• Alexander Missal

        Sorry, but this is the craziest thing I have ever heard. Jason, please don’t feel discouraged. I do not want to look at my iphone in a restaurant (I mean, how dopey can you get? Do these people also ask their twitter followers for advice while they’re in bed with their partner?). I enjoy conversing with a sommelier and being guided by his advice. I enjoy the experience. Jeff, I agree with your general argument regarding journalists. The star of the profession is the reporter (or, alas, the blogger) but the curator may be or become just as important.

        • Jeff Jarvis

          We agree to this extent: Where there is confusion, the curator adds value. But that doesn’t mean the curator should be deaf to the desires of the public. It can be more of a conversation. If the curator could hear the curiosities and questions her audience is left with, wouldn’t she do a better job collecting and adding context?

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  • Bob P.

    The PRIESTHOOD! Yes, my god, just look at their noses, all scabbed from scraping the ceiling. Look at those elitists, with their Columbia J-degrees, presuming to know what the PEOPLE might want to know. OFF with their HEADS!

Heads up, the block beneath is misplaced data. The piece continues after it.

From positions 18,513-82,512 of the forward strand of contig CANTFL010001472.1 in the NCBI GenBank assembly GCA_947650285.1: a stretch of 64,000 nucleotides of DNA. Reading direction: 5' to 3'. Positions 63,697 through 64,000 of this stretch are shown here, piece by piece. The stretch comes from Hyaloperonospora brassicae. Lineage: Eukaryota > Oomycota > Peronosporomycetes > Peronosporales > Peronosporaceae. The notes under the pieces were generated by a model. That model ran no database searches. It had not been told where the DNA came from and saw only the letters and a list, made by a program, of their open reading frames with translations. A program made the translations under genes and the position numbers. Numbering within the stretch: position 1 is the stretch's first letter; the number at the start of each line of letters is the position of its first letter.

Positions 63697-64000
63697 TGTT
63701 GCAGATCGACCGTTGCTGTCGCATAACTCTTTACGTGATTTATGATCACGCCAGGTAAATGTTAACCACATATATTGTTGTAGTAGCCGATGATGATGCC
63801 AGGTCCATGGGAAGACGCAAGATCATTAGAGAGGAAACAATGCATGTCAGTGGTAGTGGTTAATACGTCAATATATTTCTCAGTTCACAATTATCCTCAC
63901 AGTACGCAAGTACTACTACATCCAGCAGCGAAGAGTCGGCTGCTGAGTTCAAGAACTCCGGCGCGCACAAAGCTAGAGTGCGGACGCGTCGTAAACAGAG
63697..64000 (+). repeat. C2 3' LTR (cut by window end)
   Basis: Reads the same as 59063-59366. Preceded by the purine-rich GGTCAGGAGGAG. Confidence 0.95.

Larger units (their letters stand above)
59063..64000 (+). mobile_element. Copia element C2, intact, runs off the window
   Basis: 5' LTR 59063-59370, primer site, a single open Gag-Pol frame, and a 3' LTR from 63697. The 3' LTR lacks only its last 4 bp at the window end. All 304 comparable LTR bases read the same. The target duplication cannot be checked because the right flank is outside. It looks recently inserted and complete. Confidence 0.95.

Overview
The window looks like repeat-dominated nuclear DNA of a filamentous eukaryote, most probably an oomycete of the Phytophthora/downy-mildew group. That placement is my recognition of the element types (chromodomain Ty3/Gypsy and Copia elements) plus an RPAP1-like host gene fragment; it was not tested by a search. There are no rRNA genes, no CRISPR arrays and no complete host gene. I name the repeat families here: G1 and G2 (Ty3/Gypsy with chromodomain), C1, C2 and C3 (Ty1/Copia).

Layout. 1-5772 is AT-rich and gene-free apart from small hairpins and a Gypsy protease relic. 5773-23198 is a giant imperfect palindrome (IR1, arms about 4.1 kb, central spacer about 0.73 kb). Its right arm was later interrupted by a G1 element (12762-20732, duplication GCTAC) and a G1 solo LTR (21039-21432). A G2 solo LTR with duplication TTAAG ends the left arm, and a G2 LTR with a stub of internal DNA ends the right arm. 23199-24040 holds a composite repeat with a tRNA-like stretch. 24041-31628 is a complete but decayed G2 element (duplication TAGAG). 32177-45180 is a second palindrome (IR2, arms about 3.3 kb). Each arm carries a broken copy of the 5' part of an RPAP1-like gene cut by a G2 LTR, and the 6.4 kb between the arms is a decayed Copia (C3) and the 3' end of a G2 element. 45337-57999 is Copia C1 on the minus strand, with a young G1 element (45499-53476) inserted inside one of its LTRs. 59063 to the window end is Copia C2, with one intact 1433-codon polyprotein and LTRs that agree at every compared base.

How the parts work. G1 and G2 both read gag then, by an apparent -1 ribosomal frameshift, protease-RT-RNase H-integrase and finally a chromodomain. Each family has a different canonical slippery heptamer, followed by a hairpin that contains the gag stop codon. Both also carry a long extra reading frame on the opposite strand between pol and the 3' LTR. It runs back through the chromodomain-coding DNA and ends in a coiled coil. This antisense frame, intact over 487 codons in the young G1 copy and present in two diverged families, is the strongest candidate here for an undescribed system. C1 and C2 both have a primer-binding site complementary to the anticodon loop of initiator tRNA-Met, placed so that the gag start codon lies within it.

Oh, please.

    Look, I don’t see why we have to appropriate a new word (“curating”) for something that editors have been doing for centuries (ya know, editing) — except that if you wanna be hired as a consultant and bill 200 bucks an hour plus expenses, I suppose it pays to find new words to describe the same old work. Otherwise, you’d just sound like you’re stating the obvious. We’ll IMPRESS them by taking a term from another field and using if freshly in a new context! They will SWOON!

    OK, sorry, you think editing should be more collaborative, should allow user participation — some kind of wiki-news judgment. That’s fine. I’m sure this will be a good thing. But I get tired of this snarky pseudo-populist sarcasm (“priesthood” “great unwashed”).

    Mostly reporters and editors are just normal people doing their jobs, trying for the most part to do the best they can. And yes, actually, there are skills involved in their jobs, skills that are learned with experience and through mentors — as in any line of work. I hope you’re not suggesting the skill someone develops by spending years in their line of work is unimportant, irrelevant, useless?